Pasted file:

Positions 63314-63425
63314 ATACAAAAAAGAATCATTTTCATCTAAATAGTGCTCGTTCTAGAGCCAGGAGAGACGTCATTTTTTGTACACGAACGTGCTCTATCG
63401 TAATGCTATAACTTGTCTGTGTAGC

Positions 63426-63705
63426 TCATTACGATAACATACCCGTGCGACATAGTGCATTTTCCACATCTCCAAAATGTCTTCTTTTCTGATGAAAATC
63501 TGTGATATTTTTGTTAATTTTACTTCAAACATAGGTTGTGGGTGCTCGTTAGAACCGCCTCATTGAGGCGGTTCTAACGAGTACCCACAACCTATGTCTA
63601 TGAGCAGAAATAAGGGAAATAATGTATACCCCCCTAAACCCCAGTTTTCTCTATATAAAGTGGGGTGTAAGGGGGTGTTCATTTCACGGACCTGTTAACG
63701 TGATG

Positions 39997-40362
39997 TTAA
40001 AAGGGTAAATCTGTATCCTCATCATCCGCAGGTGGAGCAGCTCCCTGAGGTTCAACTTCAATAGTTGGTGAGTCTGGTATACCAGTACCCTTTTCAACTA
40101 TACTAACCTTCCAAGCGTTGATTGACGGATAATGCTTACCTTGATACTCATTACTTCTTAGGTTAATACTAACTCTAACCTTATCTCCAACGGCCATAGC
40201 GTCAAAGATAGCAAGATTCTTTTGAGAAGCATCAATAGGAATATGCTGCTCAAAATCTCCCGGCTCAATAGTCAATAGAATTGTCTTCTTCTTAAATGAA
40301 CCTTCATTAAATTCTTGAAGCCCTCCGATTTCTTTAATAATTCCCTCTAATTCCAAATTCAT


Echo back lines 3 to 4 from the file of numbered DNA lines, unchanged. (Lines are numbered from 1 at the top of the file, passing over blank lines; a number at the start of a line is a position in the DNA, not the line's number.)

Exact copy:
63401 TAATGCTATAACTTGTCTGTGTAGC

Positions 63426-63705